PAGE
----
I didn’t get in. My dreams were crushed. I was weeping on the balcony in an apartment in Los Angeles ready to kick the neighbor’s door in because of pure disappointment.
I didn’t get into the new media master’s program at the Aalto University. That was last year.
I worked my ass off for the assignments and had experience in the field. On top of that, I totally nailed the interview—they said it themselves. And still, I failed to get accepted and it crushed me. They must have gotten something wrong.
When I did get accepted to the advertising creative program of Turku University of Applied sciences it was because I was great.
What a destructive way of thinking.
When things don’t go my way, it’s because of the external reasons. But if they do go my way, it’s of my own doing. A recipe for plateaued development.
In the Old World, failure is still stigmatized. An entrepreneur whose business didn’t succeed is a failure. A promising ice hockey player who doesn’t make it to the major leagues is a failure.
It’s often quoted that you learn from failures. But that’s not exactly true either. Business owners who have failed are not more likely to succeed the next time. In fact, there seems to be no correlation whatsoever.*
Why should we embrace failure?
Failure by definition is final. If you’ve failed, you’ve failed and that’s it… Or is it? What if you could detach yourself from your failure and take it as feedback?
Positive feedback is somewhat useless. It boosts our egos and makes us feel successful which helps our self-esteem—this is important. But it doesn’t teach us much else.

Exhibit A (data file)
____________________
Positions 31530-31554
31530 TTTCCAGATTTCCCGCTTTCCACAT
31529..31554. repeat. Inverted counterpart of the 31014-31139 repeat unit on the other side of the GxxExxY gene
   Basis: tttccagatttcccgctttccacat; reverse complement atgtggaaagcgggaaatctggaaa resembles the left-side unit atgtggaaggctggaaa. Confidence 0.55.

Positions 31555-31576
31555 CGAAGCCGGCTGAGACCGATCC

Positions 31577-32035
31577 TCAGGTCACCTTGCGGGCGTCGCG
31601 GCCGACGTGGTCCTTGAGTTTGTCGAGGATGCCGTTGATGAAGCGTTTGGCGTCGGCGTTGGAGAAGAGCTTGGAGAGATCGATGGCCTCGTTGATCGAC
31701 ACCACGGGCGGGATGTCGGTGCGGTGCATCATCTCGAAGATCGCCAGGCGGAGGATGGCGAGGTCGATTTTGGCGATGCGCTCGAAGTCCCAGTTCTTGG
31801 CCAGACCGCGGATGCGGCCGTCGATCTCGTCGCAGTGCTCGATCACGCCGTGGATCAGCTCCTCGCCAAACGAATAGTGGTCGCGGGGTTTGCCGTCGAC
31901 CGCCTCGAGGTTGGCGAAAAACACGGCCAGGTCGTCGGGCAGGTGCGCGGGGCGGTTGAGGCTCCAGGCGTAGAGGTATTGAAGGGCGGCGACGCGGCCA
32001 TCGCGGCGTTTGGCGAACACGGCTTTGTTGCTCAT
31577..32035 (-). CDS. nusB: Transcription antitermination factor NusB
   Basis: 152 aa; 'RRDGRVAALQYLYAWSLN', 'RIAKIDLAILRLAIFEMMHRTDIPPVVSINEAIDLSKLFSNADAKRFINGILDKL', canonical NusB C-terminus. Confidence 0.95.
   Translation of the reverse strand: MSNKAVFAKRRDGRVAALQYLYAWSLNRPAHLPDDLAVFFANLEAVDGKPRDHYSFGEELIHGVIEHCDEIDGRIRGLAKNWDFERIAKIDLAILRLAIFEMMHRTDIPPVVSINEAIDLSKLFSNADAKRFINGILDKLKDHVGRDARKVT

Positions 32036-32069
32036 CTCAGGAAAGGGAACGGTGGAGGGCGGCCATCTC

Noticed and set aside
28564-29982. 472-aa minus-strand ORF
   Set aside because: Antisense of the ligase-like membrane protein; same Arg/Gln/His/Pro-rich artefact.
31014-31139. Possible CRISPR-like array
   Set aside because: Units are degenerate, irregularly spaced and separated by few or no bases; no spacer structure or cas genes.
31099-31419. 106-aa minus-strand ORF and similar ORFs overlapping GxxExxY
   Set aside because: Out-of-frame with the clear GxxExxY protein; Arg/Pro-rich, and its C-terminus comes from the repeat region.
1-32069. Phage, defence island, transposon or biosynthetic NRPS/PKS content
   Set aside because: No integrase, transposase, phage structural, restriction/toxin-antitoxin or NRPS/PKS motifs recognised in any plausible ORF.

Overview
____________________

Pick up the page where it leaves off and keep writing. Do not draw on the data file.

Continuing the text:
Negative feedback on the other hand is mostly actionable. But only if you are able to take yourself out of the mix can you take the feedback, assess its validity and correct course.
It’s important to assess the validity of negative feedback as it’s not always factual. Like it or not, some people want to hurt you. Some want to hold you down, and some are plain egoistic narcissists who can’t help themselves. But if you get the same feedback from multiple people, chances are it’s valid.
If you keep yourself in the mix you’re bound to get defensive and will go on the track of destructive thinking. With negative feedback—in fact with feedback of any kind—it’s paramount to understand that the feedback is not directed towards you but rather at what you do.
What does failure have to do with any of this?
Failure is the ultimate feedback. It’s no coincidence that you often read the quote: “fail fast, fail often.” It’s often linked to the Silicon Valley and the tech industry.
It’s not just a clever quote you throw in there when you fail but a system on which companies such as Facebook, Instagram, Google, Twitter, Airbnb and many others were built upon. It’s also the basis for the minimum viable product or MVP.** It should be quick to build and in case it flunks you improve it based on the feedback.
When you can build an environment where it’s safe to fail you tend to try more unconventional solutions. And if they don’t work you move on and learn from the feedback. Failing fast and failing often provides rapid feedback through less destructive means.
“I have not failed. I’ve just found 10 000 ways that won’t work.” —Thomas A. Edison
But what about those entrepreneurs who aren’t any better the next time around? You’ll develop thick skin as an entrepreneur. And for better or worse, you tend to ignore hardship. Tough guy or not, the destructive way of thinking often creeps up without you noticing.
And then, failure becomes final. But we won’t let that happen because we embrace the feedback, we verify the feedback and apply the lessons in the next round.
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